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August 16, 2012

We are former dissidents and political prisoners of the Soviet Union who are addressing you, the leaders of democratic countries, and informing you about a clearly showcased aggressive political persecution in Lithuania, which is being enacted against the former judge, Neringa Venckien, and her relatives. Our request is that you would assess this situation on the international level and apply the same measures that have been used by democratic countries against the political persecutions in Belarus, Russia, and Ukraine.

One of the cornerstones of rule of law is the fact that the government institutions and officials are treated equally by the rule of law, regardless of their publicly expressed beliefs. This is also strictly defined by the Constitution of the Republic of Lithuania, Article 29: All persons are equal in the eyes of the law, courts, and other governmental institutions and governmental officials.

However, the institutions of justice and law enforcement in Lithuania the courts, police, and prosecutors office act as though they have made an agreement or received some orders from those who are more powerful in the government hierarchy when dealing with N. Venckien, who revealed and publically criticized systemic flaws of the Lithuanian legal system and promised to fix them together with like-minded supporters after she is elected to the Parliament. Subsequently, these institutions began to apply double standards and treat her differently than they have previously treated other Lithuanian citizens.

N. Venckien is the first District Court judge and the first individual with legal immunity whose freedom was restricted without the consent of the Parliament. Specifically, authorities restrained her arms, brutally invaded her residence, and thereby violated the provisions of the Constitution that guarantee a judges immunity. The Public Commission, consisting of well known Lithuanian lawyers and defenders of human rights concluded that an explanation issued by the Kedainiai District Court judge, R. idlauskien, that the violation of judge N. Venckiens immunity in the Garliava case without the consent of the Parliament was justifiable, since she is allegedly not a judge in this case but a minors guardian, not only directly contradicted the Constitution (Article 114) and the Judiciary Law provisions (Article 47), but also the conclusions of the members of the Judicial Court of Honor. That court treated N. Venckiens public comments in the same case not as the comments of a minors guardian, but those of a judge, for which she was punished. Thus, the judges of the Republic of Lithuania had applied obvious double standards to judge N. Venckiens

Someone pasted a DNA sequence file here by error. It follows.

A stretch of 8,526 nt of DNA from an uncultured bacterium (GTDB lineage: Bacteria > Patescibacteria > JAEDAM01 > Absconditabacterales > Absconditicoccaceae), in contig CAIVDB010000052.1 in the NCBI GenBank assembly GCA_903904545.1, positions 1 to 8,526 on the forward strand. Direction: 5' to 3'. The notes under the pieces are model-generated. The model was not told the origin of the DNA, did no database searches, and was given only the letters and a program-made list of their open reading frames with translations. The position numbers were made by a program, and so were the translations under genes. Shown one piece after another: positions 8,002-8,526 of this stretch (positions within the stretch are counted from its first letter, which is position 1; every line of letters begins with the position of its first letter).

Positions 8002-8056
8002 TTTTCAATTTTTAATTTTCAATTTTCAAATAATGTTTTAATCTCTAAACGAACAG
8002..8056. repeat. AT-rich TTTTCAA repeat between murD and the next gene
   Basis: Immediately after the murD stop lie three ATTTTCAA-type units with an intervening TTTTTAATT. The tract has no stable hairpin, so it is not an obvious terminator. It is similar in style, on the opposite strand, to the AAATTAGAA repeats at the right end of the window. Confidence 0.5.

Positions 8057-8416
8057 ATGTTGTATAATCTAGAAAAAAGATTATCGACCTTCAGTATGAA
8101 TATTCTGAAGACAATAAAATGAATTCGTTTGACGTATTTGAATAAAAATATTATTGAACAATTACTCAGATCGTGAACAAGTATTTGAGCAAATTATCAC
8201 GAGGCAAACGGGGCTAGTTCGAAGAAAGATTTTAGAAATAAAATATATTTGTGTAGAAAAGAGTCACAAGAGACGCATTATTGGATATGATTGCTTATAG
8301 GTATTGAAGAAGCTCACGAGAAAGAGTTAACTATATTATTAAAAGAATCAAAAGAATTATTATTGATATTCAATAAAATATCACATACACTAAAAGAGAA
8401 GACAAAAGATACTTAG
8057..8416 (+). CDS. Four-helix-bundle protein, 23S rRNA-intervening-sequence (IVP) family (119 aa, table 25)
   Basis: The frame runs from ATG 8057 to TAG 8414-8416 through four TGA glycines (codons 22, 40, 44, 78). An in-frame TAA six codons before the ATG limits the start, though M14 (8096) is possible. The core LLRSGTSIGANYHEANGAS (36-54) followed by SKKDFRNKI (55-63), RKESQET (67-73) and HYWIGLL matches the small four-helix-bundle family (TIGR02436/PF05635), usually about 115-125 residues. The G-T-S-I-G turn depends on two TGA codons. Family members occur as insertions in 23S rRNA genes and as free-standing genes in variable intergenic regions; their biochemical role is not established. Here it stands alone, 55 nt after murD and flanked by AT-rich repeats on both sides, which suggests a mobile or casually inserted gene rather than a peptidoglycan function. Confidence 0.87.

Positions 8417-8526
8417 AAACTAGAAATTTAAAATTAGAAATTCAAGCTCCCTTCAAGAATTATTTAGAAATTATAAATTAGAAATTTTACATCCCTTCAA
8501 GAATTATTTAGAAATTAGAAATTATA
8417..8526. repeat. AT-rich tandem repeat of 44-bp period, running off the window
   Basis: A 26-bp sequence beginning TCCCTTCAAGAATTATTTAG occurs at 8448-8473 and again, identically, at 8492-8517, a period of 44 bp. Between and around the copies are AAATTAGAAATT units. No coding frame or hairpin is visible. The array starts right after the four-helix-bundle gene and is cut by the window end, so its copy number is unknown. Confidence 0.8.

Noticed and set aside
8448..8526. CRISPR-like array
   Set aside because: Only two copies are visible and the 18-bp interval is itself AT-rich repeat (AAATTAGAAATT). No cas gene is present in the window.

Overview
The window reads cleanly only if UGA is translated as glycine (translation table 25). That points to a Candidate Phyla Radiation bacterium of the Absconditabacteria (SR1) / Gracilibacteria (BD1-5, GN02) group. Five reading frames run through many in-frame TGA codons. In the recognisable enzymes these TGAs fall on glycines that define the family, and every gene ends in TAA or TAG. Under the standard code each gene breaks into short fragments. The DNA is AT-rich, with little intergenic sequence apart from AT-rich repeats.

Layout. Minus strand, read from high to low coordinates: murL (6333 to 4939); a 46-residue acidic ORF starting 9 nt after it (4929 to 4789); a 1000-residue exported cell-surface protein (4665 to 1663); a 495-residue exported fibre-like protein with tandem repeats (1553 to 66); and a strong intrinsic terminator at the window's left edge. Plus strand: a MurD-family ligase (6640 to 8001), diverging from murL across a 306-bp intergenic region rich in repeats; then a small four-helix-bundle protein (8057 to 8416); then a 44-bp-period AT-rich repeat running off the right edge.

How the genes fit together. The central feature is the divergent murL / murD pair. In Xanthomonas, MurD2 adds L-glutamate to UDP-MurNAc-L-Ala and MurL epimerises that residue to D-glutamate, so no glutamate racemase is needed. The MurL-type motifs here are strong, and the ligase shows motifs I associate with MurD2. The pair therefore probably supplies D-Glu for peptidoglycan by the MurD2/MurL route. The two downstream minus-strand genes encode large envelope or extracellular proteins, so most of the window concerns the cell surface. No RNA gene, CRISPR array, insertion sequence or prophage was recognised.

situation for the first time when she was treated and punished as a judge in one instance and in another instance in the same case she was treated as a guardian when her judges immunity was suspended arbitrarily and the Constitution was interpreted unlawfully to her disadvantage.

The police also started to apply double standards to N. Venckien, who announced her intentions to go into politics. They did not even wait for any investigation regarding the violence used against judge N. Venckien, her ward (her brothers daughter), and the peaceful Lithuanian citizens who supported them, which was promised by the president and allegedly started by the prosecutors office. For the first time in Lithuanian history, the police decided to bill a citizen for the acts of violence used against her. This kind of practice has not been applied even to the most serious offenders convicted of mass murder, robbery, running organized prostitution, drug dealings, corruption, or smuggling.